History KS3 / GCSE: Fleming, Florey and Chain

An engaging animated summary of the work of medical pioneers Alexander Fleming, Howard Florey and Ernst Chain.

Using authentic archival photographs and illustrations this summary immerses pupils into accounts of pioneering experimentation.

Outlining key events that lead to the discovery and later mass production of penicillin; revisiting Pasteur's germ theory, we see a progression of medical understanding through overcoming specific problems such as the resistance of staphylococcus to magic bullet cures.

Seen alongside scientist’s current battle with the resilience of MRSA against modern antibiotic treatments, this process of scientific discovery is linked to the present.

It also encourages pupils to pick out key factors which led to the mass production of antibiotics; such as chance, individual brilliance and advancements in technology.

Narrated by actor and impressionist Duncan Wisbey, the pace is quick, humourous and tone irreverent.

This is from the series: Medicine through time

Teacher Notes

This could be used to discuss what key elements were in place to allow the spread of penicillin use across the wider population, and why were they important.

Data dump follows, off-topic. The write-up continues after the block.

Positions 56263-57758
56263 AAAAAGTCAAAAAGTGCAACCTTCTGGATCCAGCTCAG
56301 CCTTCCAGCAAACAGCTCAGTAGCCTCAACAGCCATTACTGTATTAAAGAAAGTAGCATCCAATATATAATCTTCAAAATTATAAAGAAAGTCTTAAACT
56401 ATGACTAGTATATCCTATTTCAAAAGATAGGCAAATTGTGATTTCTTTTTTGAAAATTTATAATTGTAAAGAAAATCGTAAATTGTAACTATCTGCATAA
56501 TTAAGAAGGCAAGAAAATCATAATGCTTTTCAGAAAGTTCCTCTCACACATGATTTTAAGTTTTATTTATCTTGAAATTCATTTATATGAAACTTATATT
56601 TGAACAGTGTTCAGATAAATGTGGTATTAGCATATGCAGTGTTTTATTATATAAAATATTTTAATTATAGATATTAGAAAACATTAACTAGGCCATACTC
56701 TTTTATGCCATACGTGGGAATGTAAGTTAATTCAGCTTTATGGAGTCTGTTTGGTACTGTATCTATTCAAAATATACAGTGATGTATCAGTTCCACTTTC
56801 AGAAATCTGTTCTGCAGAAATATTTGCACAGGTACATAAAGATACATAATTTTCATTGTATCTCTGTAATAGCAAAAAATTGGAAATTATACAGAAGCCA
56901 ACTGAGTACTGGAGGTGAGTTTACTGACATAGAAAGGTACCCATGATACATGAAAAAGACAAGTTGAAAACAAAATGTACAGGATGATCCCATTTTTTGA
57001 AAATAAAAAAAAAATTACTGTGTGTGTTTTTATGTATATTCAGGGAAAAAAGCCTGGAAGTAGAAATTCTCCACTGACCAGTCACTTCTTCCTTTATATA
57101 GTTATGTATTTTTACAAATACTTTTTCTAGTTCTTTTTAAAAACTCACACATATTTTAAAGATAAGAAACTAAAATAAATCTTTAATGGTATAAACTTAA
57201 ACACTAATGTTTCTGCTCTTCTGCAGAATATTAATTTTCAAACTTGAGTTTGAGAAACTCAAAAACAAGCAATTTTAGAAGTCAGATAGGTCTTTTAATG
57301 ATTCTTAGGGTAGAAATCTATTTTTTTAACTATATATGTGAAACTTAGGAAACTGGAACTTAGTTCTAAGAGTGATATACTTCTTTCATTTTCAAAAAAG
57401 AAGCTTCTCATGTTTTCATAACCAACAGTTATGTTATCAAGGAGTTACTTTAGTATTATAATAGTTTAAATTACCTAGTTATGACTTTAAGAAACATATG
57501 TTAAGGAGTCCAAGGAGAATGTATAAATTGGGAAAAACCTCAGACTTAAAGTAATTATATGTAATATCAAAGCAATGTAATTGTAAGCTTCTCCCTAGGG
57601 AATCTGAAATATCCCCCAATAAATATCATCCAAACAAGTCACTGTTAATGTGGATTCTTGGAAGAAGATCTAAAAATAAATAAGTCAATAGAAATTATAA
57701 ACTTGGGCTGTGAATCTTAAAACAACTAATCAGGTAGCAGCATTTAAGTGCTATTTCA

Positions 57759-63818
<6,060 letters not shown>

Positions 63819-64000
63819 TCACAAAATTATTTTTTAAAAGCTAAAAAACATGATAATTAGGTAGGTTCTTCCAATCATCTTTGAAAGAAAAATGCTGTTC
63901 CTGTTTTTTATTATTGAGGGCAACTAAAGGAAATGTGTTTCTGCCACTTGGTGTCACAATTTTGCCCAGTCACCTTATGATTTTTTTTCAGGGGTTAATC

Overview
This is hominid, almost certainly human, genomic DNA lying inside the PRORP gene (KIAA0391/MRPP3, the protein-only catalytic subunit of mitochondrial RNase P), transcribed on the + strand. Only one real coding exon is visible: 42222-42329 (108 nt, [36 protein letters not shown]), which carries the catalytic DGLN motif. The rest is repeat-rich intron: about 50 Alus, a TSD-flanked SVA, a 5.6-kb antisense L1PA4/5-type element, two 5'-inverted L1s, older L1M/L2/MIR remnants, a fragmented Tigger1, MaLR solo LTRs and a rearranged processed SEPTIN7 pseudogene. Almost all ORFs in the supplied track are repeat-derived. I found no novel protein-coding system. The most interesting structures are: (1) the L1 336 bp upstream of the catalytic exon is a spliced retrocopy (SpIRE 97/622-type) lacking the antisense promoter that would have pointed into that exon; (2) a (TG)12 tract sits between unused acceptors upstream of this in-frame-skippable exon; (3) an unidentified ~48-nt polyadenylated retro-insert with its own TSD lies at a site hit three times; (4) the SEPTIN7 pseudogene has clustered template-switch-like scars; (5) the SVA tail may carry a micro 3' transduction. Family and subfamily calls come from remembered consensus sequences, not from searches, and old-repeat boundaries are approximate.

Pupils could consider the influence of war, increased government spending, chance, individual brilliance and huge advancements in technology.

Curriculum Notes

This clip will be relevant for teaching KS3 and KS4/GCSE History in England, Wales and Northern Ireland and National 4 History in Scotland.

This topic appears in OCR, AQA, WJEC in England and Wales, CCEA GCSE in Northern Ireland and SQA Scotland.

More from Medicine Through Time:

History KS3 / GCSE: Lister and Simpson
History KS3 / GCSE: Vesalius, Paré and Harvey
History KS3 / GCSE: 19th Century Medicine
History KS3 / GCSE: Chadwick and Snow
History KS3 / GCSE: 18th Century Medicine
History KS3 / GCSE: Medieval Medicine
History KS3 / GCSE: 16th and 17th Century Medicine
History KS3 / GCSE: Pasteur and Koch
History KS3 / GCSE: Modern Medicine